I know what I think. I think it's insane to carry a gun. I think the belief that you are protecting yourself with a gun is dumb. I think it's unfortunate that the security guard felt he had to fire it. I think it's insane to believe that the YouTubers identity as a transgendered woman should be an issue in this story -- on any side. I think it's terrible to walk around a Jewish school in Los Angeles and live-stream the recording. I think YouTubers are sick and disturbed people, their vocation useless. I think it's horrible that the LAPD didn't respond more quickly and that the security guard felt so much pressure to shoot. I think it's terrible that school shootings and hate crimes are so prevalent, our minds naturally go toward them at the slightest provocation. I think that you couldn't possibly make this shit up, and if you do, you are disturbed.

With all that in mind, I read this amazing article today about trauma and environmental catastrophe.

There is so much good in the world.


Wednesday, February 13, 2019

Amusing Health Insurance Anecdote of the Day: Matchmakers

Old Lady Sophie


Sophie's estimable private health insurance company, Blue Shield of California, has been sending out a number of "helpful" missives in the last month. Today we received a notice that as a PPO member, having a PCP means you have a doctor you can turn to for healthcare advice -- whether it's preventive care, treating common illnesses and injuries, or help determining if you need more specialized care. The letter then politely continues to explain why Sophie received the letter and what else she might find enclosed: a list of members covered under your plan and each member's PCP match. Your PCP match was based on factors such as where you live, your age and your primary language. I scanned the rest of the page's verbiage that I've read quite literally hundreds of times, partly to stave off what generally ends in some nightmarish proposal for rate increases or claim denials, and partly because there's always some fodder in them for the old blog. I was pleasantly surprised to see that this time, Blue Shield of California had indeed made a match for Sophie and the match had a telephone number with an area code quite close to mine. Sophie needs a general internist, so I considered it serendipitous. I have an open heart and the hopes of flocks of birds.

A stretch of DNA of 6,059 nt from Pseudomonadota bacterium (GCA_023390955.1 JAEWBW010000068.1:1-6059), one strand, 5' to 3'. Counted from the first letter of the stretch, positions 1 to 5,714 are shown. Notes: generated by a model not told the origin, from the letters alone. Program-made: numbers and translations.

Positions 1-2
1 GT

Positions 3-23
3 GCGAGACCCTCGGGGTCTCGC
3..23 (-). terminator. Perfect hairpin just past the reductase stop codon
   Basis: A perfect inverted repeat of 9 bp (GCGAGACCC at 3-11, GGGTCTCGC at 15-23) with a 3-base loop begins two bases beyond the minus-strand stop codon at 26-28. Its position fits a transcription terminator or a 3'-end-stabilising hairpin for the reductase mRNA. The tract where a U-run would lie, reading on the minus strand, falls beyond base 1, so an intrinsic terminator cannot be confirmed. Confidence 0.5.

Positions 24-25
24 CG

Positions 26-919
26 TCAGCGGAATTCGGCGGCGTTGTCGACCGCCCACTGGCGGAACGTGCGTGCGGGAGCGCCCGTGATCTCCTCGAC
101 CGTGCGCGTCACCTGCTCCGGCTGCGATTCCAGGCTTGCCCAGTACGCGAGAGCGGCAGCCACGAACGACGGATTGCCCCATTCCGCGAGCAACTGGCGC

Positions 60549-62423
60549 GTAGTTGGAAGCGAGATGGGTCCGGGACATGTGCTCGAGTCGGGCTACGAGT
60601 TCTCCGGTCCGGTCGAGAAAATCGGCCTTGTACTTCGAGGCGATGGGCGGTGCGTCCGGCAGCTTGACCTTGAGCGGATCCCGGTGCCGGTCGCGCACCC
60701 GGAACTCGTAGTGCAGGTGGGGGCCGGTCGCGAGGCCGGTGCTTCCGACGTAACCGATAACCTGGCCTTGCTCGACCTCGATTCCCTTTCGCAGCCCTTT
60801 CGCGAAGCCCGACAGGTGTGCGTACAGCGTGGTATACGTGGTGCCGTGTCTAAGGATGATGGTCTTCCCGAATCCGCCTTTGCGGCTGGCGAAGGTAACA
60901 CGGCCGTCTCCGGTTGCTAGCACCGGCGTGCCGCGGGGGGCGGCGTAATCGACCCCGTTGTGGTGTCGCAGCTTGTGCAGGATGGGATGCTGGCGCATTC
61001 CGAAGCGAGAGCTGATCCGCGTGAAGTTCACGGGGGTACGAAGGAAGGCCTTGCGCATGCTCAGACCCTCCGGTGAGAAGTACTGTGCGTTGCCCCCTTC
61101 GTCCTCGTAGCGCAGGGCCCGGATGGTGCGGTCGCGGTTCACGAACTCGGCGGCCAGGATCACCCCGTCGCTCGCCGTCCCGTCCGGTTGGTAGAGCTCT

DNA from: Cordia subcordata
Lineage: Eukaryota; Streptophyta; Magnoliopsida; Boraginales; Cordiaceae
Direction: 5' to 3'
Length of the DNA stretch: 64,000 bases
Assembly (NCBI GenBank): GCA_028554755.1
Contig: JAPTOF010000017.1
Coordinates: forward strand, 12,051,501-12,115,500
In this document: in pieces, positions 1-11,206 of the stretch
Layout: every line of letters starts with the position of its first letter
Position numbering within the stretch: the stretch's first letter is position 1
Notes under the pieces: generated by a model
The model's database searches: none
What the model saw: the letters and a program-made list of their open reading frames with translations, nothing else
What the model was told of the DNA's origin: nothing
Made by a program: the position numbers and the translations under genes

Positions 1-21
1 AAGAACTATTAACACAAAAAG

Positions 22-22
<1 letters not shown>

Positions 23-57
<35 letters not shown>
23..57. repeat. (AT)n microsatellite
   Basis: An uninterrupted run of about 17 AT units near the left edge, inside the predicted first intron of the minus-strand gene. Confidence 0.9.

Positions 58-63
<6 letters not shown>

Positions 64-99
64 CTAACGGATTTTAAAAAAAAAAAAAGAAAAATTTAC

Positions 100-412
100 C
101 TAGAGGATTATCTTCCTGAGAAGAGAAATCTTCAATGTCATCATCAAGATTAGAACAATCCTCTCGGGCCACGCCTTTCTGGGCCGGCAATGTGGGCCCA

Reader, I looked him up.

This doctor's specialty was GERIATRICS. In fact, he is a prominent geriatrician who has been in practice for over 45 years. I am now wondering what sort of algorithm was used to make this match. The tiny little mother mind™ is thinking all sorts of funny and probably to some of you, sad things, but mostly she's shaking the damn head that holds her that she fell for this gesture of humanity from an American health insurance company.  The last line of the missive was this: We hope that you take advantage of the opportunity to build a lasting relationship with your PCP.